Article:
Each juror also plays a trial participant: witnesses,  lawyers, Judge, court reporter. Brad himself. The trial scenes have many exchanges that took place during the actual trial. In fact I worry those are the best lines.

Writing this was very challenging. The first two sets of pages I gave to Guy were actually kind of rejected out of hand (in the most charming way you can imagine). He really forced a structure that has a forward flow. In the best moments of the reading in DC in November, I felt like the play was like a sparkling brook flowing over stones. (What do I even say to this? C. Jung).

And I got to write a lot about justice, about Lady Justice with her blindfold and her sword and her scales, I got to really think about the rule of law and why it matters. I happen to think that the adversarial process for getting to truth is a very good thing, and if we had more of it in our government, we would have a lot fewer problems.  I hope people are inspired by this play, because the point of the play is that in our own existing institutions - like our courts -- much good is actually possible. Justice is possible. But only if people are willing to listen and change their minds - which is both the heart of the jury deliberations and the heart of the Occupy movement.

I do not know what happens to this play after the reading, but the prospects are exciting. I hope I will be able to invite you to come see it sometime soon.

Wednesday, May 8, 2013

Charles Ramsey

Today was lost to autotune and Charles Ramsey. This doesn't - thank god - happen to me frequently. I lost a  day to Sarah Palin when she first came on the scene. I lost a day to the Murdoch hearings before the riots the summer of 11. There is a part of my brain that is so curious it overrides every other circuit and I guess I should just let it take over when it needs to but instead I try to whip it into shape by wheedling about my childcare and job responsibilities. To wit, I was intensely self-critical after I had seen the autotune 20 times or  so. I felt I should be working instead of listening times 21-30.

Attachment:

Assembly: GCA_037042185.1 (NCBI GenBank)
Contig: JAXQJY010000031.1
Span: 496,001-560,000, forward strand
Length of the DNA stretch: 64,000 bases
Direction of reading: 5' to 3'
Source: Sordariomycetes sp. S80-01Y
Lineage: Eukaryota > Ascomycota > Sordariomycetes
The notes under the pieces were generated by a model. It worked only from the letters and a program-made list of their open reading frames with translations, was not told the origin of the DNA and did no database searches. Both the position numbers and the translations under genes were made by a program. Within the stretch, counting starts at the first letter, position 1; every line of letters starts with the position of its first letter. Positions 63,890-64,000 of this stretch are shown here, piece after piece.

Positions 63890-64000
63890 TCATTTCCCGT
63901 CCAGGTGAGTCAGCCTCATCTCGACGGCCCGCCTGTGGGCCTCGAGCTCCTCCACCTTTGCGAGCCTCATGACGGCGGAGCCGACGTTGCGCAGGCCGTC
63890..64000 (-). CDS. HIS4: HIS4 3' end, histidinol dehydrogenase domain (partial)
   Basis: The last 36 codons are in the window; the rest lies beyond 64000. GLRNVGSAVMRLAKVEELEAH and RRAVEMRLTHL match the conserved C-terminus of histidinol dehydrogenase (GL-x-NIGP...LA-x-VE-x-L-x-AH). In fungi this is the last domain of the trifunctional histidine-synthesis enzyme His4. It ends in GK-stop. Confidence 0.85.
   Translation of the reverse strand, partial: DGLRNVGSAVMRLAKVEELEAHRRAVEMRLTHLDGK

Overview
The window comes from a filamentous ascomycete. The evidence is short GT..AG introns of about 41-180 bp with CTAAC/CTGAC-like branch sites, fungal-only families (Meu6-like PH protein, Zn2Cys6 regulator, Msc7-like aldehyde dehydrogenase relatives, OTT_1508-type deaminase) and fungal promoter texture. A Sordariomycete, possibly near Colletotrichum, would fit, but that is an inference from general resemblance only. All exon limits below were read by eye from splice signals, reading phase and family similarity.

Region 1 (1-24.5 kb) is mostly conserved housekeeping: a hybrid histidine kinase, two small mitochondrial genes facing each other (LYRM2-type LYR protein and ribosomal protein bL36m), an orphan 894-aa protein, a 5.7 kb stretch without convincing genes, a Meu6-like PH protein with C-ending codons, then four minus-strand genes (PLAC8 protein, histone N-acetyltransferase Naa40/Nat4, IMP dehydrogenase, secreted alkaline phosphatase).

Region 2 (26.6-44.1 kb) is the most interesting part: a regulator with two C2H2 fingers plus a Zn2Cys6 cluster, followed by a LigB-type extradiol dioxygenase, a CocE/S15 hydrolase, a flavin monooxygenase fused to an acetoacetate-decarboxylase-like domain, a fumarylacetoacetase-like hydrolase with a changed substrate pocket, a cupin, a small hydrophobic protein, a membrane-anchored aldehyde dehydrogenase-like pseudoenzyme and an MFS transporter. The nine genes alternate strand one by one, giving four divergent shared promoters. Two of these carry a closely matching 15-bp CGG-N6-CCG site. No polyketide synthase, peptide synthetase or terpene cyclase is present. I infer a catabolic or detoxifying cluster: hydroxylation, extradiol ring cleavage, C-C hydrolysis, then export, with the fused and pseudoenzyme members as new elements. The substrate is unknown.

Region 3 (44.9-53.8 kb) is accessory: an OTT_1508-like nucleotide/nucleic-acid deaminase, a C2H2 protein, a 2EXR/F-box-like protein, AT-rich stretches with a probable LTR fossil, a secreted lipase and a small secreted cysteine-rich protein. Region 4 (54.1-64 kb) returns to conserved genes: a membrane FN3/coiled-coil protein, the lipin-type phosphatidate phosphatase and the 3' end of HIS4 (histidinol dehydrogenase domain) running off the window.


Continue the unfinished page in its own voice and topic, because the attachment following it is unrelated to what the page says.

Charles Ramsey is one of the people who helped Amanda Berry try to escape from his Cleveland neighbor's house. She was one of three held in slavery there for a decade. He was interviewed by a local news guy, who cut off the interview when Charles explained that he knew something was wrong when "a pretty white girl ran into a black man's arms . . . something's wrong here." The tape of his 911 call after he successfully broke the door down with Berry and unnamed others has also been released. The operator asks him to identify the victim as white, black or Hispanic. When I left America the 911 choices were black and white. It is great that Hispanic is in there now. (Also the Salsa music reference) The operator asks Ramsey what the victim needs:

Dispatcher: Can you ask her if she needs an ambulance?
Ramsey: [TO BERRY] You need an ambulance or what? [TO DISPATCHER] She needs everything, she's in a panic bro, she's been kidnapped so you know put yourself in her shoes.